Skip to Main Content

++

Neurooncology

++
++
++

What is the most likely diagnosis of a well-circumscribed lobulated mass displacing the brain that, on microscopic examination, exhibits perivascular pseudorosettes?

++
++
++

(A) Oligodendroglioma

++
++

(B) Pilocytic astrocytoma

++
++

(C) Fibrillary astrocytoma

++
++

(D) Germ cell tumor

++
++

(E) Ependymoma

++
++

(E) Ependymomas arise throughout the neuraxis, often in an intraventricular location. In the adult population, 64.1% of ependymomas are in the spinal cord, 11.8% are supratentorial, and 24.1% are infratentorial. Among the pediatric population, ependymomas are the third most common intracranial tumors after pilocytic astrocytomas and primitive neurectodermal tumors. About 30% of them appear before the age of 3 years and about 50% before the age of 5 years. Nearly 90% of pediatric ependymomas are intracranial and only 10% are intraspinal. Approximately, two thirds of intracranial ependymomas in children occur in the infratentorial compartment. Classic ependymomas grow as demarcated soft, gray masses that arise in the ventricular system. In the posterior fossa, they may fill the fourth ventricle and pass through its exit foramina. On microscopic examination, ependymomas are generally composed of uniform cells with indistinct cytoplasmic borders and round or oval nuclei. The nuclear/cytoplasmic ratio varies; it is usually high, but infrequent nodules of densely packed cells may be scattered throughout paucicellular areas. The pseudorosette is a perivascular anuclear zone of radial fibrillary processes that taper toward a vessel and is a hallmark of ependymomas. Less commonly, ependymomas show the characteristic epithelial features of true ependymal pseudorosettes. (Parisi, 6–8; McGuire, 725–729)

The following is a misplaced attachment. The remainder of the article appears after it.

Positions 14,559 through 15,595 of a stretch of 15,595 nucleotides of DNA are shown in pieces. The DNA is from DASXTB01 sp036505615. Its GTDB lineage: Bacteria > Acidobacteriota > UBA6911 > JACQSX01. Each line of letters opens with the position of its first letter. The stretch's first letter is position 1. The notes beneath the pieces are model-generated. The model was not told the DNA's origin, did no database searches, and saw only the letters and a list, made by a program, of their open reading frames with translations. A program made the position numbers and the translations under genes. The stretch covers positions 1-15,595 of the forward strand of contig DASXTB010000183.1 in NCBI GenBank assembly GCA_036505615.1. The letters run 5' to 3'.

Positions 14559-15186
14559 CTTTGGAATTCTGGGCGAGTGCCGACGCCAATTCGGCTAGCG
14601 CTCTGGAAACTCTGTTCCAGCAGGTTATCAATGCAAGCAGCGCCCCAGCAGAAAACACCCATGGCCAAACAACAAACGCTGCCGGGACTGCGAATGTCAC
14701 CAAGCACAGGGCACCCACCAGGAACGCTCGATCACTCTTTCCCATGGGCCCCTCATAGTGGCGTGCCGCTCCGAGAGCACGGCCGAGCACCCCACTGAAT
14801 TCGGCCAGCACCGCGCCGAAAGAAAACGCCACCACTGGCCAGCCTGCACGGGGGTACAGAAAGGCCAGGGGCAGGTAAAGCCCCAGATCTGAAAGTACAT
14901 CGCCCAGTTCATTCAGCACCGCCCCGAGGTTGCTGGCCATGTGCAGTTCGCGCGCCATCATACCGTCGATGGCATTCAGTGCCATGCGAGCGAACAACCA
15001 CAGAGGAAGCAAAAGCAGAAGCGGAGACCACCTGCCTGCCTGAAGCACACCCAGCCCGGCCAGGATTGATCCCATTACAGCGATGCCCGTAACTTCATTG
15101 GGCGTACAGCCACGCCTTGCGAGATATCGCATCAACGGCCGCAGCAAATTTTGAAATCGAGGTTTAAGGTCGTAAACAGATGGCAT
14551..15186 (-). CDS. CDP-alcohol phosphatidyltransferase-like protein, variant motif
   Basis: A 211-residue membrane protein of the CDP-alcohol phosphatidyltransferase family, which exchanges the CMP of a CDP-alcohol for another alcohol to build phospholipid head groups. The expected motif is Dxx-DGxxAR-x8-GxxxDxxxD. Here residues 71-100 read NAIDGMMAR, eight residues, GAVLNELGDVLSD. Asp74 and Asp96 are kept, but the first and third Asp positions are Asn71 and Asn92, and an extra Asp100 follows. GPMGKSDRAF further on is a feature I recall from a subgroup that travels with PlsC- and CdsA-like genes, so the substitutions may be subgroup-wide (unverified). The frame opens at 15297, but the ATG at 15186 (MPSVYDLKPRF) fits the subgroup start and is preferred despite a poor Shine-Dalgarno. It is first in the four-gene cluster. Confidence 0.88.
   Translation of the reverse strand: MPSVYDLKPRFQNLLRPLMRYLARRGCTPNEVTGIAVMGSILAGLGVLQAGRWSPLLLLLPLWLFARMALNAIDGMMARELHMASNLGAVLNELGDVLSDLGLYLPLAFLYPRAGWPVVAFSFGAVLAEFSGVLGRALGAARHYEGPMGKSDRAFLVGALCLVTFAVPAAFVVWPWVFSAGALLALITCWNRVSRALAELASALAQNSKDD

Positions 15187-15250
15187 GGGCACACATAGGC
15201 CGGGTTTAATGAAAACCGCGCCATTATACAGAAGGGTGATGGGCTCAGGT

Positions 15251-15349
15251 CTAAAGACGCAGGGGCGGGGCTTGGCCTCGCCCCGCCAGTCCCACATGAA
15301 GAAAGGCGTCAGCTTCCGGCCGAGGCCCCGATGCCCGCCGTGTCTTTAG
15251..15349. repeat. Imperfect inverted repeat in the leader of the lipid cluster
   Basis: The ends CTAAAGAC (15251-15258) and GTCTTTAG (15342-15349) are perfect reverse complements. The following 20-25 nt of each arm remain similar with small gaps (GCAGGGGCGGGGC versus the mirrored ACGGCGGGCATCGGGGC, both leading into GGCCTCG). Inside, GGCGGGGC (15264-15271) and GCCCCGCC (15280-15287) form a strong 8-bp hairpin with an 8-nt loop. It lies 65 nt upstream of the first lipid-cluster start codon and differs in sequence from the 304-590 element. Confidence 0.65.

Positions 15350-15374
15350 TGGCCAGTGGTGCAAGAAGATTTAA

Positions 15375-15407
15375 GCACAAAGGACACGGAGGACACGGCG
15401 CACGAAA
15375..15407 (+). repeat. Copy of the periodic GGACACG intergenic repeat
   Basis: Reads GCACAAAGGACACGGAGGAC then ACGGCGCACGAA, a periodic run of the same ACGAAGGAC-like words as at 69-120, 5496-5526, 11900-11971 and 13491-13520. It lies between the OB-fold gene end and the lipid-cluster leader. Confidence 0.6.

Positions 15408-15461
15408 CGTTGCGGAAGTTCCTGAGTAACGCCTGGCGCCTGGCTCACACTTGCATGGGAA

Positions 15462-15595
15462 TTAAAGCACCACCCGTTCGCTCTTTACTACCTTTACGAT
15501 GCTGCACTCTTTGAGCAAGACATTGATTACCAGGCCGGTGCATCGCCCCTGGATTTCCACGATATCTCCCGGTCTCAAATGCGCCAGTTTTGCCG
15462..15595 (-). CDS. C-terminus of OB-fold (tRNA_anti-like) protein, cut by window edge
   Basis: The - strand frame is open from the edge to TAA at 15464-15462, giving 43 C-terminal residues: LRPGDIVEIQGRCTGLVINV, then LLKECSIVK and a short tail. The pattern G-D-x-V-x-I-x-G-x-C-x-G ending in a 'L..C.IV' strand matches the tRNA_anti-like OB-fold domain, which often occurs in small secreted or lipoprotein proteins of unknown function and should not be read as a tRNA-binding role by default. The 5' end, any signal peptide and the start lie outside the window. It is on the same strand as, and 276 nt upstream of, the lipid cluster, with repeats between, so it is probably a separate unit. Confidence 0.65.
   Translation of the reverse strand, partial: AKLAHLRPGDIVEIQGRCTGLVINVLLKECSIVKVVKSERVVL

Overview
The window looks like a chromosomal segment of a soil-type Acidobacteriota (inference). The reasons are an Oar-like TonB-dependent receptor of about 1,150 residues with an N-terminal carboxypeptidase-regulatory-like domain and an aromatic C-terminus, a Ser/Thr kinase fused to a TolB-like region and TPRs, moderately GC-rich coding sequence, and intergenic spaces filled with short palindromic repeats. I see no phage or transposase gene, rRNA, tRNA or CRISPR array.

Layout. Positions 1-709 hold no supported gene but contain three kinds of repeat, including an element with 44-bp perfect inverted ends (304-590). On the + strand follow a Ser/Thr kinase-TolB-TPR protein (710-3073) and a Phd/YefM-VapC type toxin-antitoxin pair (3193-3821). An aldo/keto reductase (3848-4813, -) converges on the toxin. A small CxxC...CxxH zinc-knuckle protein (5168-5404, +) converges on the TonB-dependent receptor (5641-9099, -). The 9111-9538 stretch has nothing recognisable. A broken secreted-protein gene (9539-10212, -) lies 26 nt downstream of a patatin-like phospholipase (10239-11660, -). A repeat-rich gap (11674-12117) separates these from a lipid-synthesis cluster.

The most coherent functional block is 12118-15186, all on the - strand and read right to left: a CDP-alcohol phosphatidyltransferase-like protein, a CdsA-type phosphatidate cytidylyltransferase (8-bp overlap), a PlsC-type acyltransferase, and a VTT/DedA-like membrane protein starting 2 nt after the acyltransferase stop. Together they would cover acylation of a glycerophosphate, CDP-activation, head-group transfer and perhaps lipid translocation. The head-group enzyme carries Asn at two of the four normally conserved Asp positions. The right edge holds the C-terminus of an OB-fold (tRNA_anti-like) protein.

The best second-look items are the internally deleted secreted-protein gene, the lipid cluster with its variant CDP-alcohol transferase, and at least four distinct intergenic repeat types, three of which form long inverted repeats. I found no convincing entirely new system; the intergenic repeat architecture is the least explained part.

++
++
++

Ependymomas have

++
++
++

(A) a greater incidence among males than among females

++
++

(B) a predominant supratentorial location in the adult population

++
++

(C) thoracic predominance when located in the spinal cord

++
++

(D) an association with neurofibromatosis type II when there is multifocal spinal cord involvement

++
++

(E) a peak incidence at the age of 23 years

++
++

(D) Most ependymomas occur in childhood, with a peak incidence between 1 and 5 years. Males and females are nearly equally affected. In the adult population, infratentorial ependymomas are more common that supratentorial ependymomas. Ependymomas represent 60% of intramedullary gliomas of the spinal cord, most arising in the filum terminale (as myxopapillary variants) and occurring primarily in adults. Multifocal spinal cord ependymomas are associated with neurofibromatosis type II. (Parisi, 6–8; McGuire, 725–729)

++
++
++

Myxopapillary ependymomas occur most frequently in the

++
++
++

(A) fourth ventricle

++
++

(B) third ventricle

...

Pop-up div Successfully Displayed

This div only appears when the trigger link is hovered over. Otherwise it is hidden from view.